We’re still arguing about abortion over at Blue Collar Muse’s place. It’s a tense discussion, but not very heated, so it’s still interesting, if you’re into that sort of thing.
It’s one of those discussions that has broken down along gender lines, where the men are arguing against abortion and the women are arguing for it. I’m back over here because a commenter, Sam Pierce, said something that I’ve seen a million times, but today hit me like a ton of bricks.
I wonder how many supporters of this butchery have seen a sonagram, in which they could see and hear the beating heart. I wonder how many have seen the baby move his hands or his feet during a sonogram. I would ask those that have, how they can assert that this baby is less than human. If they do not assert that this baby is less than human, I would ask them how they justify killing this innocent human.
Y’all, I have to say something that I’m hesitant to say, because, in general, I’m not a gender essentialist. I don’t believe that there’s some great divide between men and women that makes us so different that we can just continue to tumble through history basically strangers to each other.
But it’s exactly that kind of comment that makes it so damn difficult for me to discuss abortion with men.
Pardon me while I rant.
See? You want me to see a sonogram? Do you not fucking get it? It’s my body. I don’t have to see a sonogram to know that, where there once was just room in my body, there is now another life. I am the one who stopped bleeding. I’m the one whose skin and hair are changing texture. I’m the one whose shape is changing, whose joints are aching, whose vision is clearer, whose smell is sharper, whose taste is changed.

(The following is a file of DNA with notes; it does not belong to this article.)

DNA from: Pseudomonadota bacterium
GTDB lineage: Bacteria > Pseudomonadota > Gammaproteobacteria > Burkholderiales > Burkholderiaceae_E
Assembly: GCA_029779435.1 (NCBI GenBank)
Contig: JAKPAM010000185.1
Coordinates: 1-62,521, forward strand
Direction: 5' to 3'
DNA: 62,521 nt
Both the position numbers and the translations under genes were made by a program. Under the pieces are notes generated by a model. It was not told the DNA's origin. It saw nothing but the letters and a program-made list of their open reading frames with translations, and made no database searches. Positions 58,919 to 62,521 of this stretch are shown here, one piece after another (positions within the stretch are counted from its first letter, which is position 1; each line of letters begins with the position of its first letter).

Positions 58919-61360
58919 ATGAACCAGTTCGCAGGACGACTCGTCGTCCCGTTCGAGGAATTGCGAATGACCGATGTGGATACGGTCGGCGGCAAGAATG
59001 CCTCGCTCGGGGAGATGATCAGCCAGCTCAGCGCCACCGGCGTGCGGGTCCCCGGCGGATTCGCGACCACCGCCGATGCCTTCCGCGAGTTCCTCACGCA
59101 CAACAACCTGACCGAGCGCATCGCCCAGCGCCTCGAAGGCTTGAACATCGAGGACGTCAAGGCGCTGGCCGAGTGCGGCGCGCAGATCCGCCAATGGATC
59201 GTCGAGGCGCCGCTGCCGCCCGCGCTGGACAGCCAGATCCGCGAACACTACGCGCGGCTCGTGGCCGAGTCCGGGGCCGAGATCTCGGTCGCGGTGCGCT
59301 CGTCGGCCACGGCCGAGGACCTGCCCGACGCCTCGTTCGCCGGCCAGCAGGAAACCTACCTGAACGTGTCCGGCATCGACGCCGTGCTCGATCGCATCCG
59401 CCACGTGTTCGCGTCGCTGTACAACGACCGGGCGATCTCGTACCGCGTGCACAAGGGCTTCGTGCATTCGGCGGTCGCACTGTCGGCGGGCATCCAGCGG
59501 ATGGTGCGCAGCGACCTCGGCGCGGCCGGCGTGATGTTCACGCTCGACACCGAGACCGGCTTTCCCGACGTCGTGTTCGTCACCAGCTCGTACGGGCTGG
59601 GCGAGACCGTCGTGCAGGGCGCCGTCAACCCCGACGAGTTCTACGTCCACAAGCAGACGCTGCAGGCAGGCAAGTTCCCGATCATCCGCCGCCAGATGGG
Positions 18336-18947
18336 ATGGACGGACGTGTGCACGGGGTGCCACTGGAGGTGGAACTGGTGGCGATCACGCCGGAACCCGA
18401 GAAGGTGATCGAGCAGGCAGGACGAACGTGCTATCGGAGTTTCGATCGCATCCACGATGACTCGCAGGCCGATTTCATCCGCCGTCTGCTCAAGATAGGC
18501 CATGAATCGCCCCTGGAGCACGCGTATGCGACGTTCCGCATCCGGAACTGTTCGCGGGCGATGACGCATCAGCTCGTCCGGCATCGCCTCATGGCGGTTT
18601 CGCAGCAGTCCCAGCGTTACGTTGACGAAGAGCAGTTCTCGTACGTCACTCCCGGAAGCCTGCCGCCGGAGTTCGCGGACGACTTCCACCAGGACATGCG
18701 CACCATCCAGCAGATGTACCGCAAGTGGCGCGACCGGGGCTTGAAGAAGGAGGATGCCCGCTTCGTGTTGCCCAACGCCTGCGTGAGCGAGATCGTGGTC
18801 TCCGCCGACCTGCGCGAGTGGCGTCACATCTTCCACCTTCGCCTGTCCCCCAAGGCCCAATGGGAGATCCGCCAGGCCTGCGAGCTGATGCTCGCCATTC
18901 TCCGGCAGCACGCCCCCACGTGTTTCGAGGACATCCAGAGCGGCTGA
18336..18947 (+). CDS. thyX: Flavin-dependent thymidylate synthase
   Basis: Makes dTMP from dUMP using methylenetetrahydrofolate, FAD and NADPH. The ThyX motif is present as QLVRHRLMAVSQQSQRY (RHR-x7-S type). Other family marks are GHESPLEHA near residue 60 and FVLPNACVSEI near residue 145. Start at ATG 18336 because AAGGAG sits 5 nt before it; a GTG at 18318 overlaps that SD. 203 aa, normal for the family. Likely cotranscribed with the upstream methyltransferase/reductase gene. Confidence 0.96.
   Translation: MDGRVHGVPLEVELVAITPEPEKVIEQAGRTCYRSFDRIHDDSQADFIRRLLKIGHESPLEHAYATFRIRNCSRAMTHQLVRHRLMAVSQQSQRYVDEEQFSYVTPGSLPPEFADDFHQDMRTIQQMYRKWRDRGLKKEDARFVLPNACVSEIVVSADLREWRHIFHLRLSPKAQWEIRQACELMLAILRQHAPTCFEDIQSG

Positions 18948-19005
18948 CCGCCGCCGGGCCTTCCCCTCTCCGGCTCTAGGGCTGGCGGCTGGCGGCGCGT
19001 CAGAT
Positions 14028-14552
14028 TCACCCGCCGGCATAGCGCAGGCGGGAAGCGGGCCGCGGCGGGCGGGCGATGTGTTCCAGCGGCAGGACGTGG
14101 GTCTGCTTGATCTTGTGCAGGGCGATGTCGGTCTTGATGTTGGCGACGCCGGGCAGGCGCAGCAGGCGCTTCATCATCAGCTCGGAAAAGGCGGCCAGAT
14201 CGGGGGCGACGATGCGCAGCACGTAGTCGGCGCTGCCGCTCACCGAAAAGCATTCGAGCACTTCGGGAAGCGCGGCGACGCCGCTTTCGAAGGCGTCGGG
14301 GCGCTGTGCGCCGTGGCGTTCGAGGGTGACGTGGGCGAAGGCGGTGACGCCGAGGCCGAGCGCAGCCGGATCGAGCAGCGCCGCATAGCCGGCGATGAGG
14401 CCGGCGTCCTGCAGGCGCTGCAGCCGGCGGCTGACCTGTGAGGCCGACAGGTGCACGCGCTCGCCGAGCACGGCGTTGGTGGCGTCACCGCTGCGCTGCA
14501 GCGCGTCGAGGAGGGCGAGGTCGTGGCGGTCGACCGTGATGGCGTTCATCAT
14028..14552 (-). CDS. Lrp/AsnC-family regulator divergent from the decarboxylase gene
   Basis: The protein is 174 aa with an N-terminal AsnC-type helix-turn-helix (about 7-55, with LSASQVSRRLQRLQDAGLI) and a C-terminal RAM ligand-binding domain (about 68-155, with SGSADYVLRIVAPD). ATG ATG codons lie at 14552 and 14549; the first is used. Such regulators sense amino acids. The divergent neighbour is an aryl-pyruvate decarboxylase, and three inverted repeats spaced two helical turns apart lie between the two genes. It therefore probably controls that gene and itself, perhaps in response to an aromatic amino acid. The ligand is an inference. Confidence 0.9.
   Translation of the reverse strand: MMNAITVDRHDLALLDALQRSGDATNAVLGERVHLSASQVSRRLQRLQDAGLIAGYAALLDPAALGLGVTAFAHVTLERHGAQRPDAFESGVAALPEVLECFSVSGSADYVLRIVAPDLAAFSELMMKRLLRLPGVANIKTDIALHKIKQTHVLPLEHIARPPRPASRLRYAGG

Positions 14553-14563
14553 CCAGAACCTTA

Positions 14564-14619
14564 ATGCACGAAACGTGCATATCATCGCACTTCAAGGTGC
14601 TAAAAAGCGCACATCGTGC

And yet, you act like we don’t know. That we don’t understand. And so you work to ensure that we’re told–by doctors, by anti-abortion advocates, by legislators–that what we’re experiencing is just the logical result of a choice we made to have sex.
Not that we’re undergoing a necessary metamorphosis in order to knit life together out of unlife.
But that this is just some easily understood, easily medicalized, easily preventable, and easily brought abut temporary state that can be legislated with justice and fairness.
You, who have never reached between your legs and prayed to find blood; you who have never reached between your legs and gasped in horror and grief to find it; you who have never had to feel life stirring inside of you and still had to ask yourself if you can bring it to term; and you who have never prayed to feel that stir inside you; just how dare you reduce our great and terrifying mystery to “it’s a baby; it’s sacred”?
No, the process is sacred–in both the holy and cursed sense of the word–and you don’t respect that.
You don’t respect that this is a terrifying, dangerous thing we’re doing here and that folks die–babies, women, fetuses. You don’t respect that we’re making hard decisions based on factors you can’t know. And you certainly don’t respect that we have the right to make difficult decisions we might come to regret later.
I’m sorry. I have these discussions over and over again and I just cannot help but see them as men trying to exert control over a process they can’t realistically have any control over. So many of them seem shocked and confused that there should be this thing–the ability to make life–that women can do that is so awesome and important and that they, after the sex, have little part in. This just seems to me like a way for them to horn in on and exert control over something that’s really not under their control and make it seem as if it is. “Oh, you’re not doing anything special. It was a baby the second I fertilized your egg. You’re just carrying something that I did. And because I did it, I get to make laws telling you what you can do with yourself while you’re carrying the baby I made.”
I don’t know how to talk to folks who think that way.